This happens right at the beginning of [the section that discusses the possible interplay between cosmic radiation, aerosols and clouds]:
[The quote here is the first two sentences under this sub-chapter heading. The first lists three papers as finding non-specific correlations between cosmogenic isotopes and various climate variables. The second sentence executes an immediate transition to a discussion of the evidence for particular mechanisms by which solar activity might drive global temperature.]
The first sentence of this quote is as close as AR5 comes to making any mention of overwhelming evidence that there is SOME mechanism by which solar activity drives global temperature. The citations suggest some correlations between solar activity and climate, but the strength of the correlations and how well established they are is completely obscured, and that’s it. Bare reference to three papers (author and year) with virtually nothing about what they found. The second sentence effects the transition into looking at the evidence for particular theories of possible mechanisms by which solar activity might effect climate. A short discussion later the evidence for these particular mechanisms is asserted (quite tendentiously) to be “[not strong enough]” for the mechanisms to “[have a significant effect on climate]” (page __, line __). This proclaimed weakness in turn becomes the rationale for omitting the proposed mechanisms from the IPCC’s general circulation models, and hence from the projections that are made with those models.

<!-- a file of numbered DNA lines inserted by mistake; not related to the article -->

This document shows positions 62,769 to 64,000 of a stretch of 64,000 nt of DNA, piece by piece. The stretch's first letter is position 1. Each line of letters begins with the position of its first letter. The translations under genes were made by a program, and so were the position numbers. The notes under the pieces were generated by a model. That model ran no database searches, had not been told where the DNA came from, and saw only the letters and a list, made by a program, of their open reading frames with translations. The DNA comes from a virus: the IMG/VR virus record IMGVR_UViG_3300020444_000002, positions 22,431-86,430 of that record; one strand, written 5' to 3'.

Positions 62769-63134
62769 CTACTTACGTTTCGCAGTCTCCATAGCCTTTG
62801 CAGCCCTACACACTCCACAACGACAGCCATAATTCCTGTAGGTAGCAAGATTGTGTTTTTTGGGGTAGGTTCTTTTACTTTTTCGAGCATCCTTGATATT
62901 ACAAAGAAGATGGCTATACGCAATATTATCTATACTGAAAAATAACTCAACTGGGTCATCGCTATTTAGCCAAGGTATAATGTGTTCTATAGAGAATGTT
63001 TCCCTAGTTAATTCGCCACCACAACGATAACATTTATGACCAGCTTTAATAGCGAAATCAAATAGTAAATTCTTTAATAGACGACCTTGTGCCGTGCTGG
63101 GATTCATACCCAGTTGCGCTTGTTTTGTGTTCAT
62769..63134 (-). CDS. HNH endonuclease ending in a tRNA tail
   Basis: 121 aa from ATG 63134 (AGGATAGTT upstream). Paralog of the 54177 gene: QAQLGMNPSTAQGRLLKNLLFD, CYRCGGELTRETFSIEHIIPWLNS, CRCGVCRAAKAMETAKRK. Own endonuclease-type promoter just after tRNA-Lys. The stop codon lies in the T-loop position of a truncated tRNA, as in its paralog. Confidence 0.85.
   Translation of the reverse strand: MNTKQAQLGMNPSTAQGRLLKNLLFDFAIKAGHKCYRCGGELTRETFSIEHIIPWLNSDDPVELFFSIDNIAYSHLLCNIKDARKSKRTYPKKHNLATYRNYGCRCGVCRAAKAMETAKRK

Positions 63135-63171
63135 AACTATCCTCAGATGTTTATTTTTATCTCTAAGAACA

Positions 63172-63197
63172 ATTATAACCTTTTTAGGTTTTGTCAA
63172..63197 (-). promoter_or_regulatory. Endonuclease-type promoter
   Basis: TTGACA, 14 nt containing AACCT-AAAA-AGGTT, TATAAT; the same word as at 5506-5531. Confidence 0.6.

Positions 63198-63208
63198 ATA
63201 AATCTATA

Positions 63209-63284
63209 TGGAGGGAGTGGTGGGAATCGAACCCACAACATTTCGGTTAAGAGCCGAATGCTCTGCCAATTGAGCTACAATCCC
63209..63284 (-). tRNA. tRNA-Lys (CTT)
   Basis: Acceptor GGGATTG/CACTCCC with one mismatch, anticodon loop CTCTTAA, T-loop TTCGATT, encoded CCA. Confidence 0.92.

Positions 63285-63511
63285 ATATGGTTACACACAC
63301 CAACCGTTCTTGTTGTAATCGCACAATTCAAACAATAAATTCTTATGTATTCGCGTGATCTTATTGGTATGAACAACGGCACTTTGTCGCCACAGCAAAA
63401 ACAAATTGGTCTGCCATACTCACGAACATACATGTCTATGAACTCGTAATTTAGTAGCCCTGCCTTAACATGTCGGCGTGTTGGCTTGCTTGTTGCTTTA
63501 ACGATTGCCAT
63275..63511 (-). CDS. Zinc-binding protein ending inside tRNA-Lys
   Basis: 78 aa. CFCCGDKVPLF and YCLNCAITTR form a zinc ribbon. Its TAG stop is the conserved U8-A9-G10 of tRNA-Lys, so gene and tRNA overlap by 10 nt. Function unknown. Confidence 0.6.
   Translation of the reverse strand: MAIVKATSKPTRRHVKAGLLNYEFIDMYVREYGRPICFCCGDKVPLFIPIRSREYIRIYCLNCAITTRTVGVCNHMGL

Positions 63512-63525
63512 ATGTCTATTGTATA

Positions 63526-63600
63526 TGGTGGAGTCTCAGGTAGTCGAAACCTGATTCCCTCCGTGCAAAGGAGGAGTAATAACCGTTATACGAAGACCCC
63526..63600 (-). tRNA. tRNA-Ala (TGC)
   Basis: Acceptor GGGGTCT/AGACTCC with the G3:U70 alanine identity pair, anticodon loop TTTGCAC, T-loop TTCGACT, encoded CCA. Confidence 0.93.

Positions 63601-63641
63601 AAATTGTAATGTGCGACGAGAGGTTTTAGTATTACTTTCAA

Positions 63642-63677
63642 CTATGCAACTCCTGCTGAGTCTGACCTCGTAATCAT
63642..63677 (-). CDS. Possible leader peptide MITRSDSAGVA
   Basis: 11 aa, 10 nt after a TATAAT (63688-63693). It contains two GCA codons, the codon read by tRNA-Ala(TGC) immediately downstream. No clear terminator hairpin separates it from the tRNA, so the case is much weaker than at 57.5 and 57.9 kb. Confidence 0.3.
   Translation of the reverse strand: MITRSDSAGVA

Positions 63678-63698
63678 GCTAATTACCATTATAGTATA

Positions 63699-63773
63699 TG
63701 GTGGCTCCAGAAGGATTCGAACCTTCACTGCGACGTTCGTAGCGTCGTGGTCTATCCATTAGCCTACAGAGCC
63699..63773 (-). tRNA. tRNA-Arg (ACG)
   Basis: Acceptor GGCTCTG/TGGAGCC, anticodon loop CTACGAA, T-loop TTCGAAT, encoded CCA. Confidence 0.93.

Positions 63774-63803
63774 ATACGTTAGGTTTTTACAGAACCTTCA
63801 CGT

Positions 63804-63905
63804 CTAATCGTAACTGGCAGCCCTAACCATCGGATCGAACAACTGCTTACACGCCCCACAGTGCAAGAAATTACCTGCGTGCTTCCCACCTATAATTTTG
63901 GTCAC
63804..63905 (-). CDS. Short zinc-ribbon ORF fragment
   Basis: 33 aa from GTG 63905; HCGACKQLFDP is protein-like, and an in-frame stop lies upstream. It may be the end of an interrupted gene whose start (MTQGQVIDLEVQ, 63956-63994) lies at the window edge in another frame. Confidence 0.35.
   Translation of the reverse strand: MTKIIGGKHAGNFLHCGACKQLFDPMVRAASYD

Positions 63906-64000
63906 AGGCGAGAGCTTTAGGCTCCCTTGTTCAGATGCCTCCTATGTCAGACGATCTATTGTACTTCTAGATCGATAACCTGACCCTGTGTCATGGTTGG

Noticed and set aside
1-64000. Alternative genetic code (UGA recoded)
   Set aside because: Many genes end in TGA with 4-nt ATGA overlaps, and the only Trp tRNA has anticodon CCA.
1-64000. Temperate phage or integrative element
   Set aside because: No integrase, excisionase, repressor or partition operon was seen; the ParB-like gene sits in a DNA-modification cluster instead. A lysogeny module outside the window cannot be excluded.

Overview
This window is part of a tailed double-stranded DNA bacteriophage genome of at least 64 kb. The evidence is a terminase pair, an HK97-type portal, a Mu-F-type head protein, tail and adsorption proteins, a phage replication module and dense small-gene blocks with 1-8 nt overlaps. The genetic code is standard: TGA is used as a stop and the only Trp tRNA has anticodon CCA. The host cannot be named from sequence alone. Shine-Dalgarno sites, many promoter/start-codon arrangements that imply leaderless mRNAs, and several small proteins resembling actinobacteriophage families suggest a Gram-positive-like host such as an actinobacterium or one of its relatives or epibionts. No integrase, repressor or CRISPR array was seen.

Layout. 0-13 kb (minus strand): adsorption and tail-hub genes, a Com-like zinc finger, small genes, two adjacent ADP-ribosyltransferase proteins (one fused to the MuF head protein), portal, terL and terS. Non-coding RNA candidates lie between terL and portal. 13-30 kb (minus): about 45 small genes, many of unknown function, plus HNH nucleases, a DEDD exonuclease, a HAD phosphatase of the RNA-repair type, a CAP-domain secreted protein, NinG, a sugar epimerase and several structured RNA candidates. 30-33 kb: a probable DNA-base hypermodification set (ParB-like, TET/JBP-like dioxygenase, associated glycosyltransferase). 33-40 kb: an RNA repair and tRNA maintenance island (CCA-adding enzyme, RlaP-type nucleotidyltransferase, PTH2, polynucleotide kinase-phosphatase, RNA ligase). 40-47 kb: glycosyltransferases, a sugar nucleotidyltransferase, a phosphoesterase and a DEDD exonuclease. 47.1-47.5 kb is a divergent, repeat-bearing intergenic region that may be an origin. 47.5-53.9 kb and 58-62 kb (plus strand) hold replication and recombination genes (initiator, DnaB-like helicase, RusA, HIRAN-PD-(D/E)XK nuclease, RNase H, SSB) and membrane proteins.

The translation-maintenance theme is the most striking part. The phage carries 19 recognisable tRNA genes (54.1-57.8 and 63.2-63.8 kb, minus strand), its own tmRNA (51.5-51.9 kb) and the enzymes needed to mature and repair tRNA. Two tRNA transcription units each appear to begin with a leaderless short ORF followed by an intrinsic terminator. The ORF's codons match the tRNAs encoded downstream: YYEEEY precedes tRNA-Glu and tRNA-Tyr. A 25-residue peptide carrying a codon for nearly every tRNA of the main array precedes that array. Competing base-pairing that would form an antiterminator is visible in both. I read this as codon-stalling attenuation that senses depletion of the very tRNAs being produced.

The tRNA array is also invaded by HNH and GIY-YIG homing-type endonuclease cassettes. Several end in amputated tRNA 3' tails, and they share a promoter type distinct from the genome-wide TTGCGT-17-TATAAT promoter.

What do the AR5 draft authors do with the overwhelming evidence that there is SOME mechanism at work that makes solar magnetic the primary driver of global temperature? They don’t like the particular theories offered, but they have to still acknowledge that SOME such mechanism must be at work, don’t they? But readers don’t know about that evidence. It was skipped over via that one sentence of oblique references to a few papers that made unidentified findings, allowing AR5 to continue as if the evidence doesn’t exist. They never mention it again. They never account it in any way. It is GONE from AR5. The authors declare their dissatisfaction with the available theories for how solar activity might drive climate, and use this as an excuse to completely ignore the massive evidence that there is some such mechanism at work.